two directors, to be nominated by the Central Government, who will be the officials of the Central Government;
several directors not exceeding three, chosen by shareholders in the manner stipulated, such that a shareholder owning 10% or more of the total issued equity share capital, other than the Central Government, can nominate one director;
The Board will nominate three independent directors, or one-third of the total number of directors on the Board, whichever is higher, on the proposal of the Nomination and Remuneration Committee.

Candidates for the positions of Managing Director and Deputy Managing Directors shall be recommended by a central government authority. On the proposal of an internal committee, the Board will nominate independent directors.

Support from the Central Government:
The Central Government provides financial assistance to NBFID in the form of grants or contributions, if needed, in the form of cash or marketable government securities. By the conclusion of the first fiscal year, the Central government would have provided NBFID with funds of Rs 5,000 crore. The government would also give a guarantee for borrowing from multilateral organizations, sovereign wealth funds, and other foreign entities at a reduced cost of up to 0.1 percent.

The government may refund some or all of the costs associated with protecting against currency volatility. Upon request by NBFID, the government may guarantee the bonds, debentures, and loans issued by NBFID.

Hedging costs incurred by the Institution in connection with any foreign currency borrowing to issue loans and advances or repay them, to protect the Institution against rate fluctuations, may be repaid in part or in full by the Central Government.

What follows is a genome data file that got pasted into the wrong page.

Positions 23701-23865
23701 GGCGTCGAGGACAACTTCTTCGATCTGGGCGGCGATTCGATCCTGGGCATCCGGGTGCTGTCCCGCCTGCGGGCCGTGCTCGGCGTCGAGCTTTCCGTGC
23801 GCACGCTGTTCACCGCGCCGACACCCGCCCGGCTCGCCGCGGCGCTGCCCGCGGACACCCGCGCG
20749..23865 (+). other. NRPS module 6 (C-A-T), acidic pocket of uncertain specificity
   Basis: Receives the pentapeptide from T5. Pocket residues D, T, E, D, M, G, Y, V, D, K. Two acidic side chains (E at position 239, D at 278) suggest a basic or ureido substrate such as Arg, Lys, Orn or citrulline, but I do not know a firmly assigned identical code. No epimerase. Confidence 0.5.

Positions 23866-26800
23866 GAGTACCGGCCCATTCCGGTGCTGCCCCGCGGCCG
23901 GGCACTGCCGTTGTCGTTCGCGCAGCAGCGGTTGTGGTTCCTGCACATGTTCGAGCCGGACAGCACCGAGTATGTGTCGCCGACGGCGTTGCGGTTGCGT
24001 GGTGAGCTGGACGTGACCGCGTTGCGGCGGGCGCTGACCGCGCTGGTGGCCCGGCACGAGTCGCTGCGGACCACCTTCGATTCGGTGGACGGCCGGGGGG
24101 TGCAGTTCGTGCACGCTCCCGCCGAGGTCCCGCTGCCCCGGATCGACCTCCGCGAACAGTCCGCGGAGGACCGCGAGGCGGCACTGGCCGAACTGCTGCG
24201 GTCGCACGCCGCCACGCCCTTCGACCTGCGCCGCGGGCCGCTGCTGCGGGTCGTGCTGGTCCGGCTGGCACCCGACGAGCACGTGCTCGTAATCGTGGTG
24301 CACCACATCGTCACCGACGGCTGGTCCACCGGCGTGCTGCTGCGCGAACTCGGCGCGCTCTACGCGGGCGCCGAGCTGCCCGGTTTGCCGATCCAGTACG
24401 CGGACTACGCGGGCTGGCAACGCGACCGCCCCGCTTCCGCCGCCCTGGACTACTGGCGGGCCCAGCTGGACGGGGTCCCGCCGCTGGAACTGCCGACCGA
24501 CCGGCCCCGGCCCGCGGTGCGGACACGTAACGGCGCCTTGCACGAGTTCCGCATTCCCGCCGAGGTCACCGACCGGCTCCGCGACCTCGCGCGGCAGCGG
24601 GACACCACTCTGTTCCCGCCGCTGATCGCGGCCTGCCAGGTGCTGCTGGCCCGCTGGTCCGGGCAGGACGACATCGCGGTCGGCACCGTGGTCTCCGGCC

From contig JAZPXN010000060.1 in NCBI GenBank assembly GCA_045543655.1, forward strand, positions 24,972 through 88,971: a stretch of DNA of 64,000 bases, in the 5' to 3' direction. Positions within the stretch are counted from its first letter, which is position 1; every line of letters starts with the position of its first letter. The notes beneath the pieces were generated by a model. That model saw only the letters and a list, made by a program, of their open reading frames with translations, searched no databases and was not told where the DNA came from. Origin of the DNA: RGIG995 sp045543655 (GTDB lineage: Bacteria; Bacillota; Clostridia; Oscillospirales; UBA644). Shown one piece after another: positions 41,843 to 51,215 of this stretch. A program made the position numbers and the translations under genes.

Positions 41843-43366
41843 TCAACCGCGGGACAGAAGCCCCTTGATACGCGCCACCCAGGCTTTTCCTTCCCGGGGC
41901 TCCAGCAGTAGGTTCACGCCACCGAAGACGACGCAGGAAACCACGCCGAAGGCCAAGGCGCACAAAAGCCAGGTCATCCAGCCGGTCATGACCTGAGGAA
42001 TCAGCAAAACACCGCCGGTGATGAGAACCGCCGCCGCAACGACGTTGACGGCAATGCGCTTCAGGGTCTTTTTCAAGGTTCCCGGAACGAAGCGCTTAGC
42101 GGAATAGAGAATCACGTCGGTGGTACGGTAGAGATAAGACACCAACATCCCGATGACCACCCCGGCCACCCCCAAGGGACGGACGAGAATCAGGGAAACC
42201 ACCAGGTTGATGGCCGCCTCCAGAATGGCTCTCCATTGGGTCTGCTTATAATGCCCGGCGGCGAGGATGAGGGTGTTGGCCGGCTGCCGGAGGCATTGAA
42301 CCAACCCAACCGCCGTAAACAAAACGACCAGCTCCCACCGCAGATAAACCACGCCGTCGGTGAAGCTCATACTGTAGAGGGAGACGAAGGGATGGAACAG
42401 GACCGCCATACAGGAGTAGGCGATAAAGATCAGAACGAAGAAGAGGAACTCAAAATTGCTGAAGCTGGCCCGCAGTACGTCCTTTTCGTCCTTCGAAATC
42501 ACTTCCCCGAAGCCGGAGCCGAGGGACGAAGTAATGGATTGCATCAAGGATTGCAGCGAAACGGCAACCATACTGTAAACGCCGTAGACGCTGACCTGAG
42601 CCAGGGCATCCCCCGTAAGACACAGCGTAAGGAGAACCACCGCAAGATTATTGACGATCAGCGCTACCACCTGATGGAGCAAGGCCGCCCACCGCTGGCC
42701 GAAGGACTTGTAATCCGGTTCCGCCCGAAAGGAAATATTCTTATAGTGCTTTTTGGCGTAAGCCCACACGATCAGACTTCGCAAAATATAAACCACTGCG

The Government must establish a concessionary fee rate of not more than 0.1 percent at which the Government may offer a guarantee to the Institution for borrowings from multilateral institutions, sovereign wealth funds, and other foreign institutions as may be authorized.

Prior Sanction for Investigation and Prosecution:
No investigation agency, including the Police, Central Bureau of Investigation (CBI), Serious Fraud Investigation Office, Directorate of Enforcement, and such other agencies, are in the position to conduct any inquiry or investigation into any offence alleged to have been committed under any law, concerning any recommendation made or decision taken by the Chairperson or other directors, employees or officers of the Institution in the discharge of their official functions or duties, without the previous approval of the central government in the case of the chairman or other directors, and the managing director in the case of other workers. In cases involving NBFID staff, courts will also seek prior sanction before taking cognizance of the offence.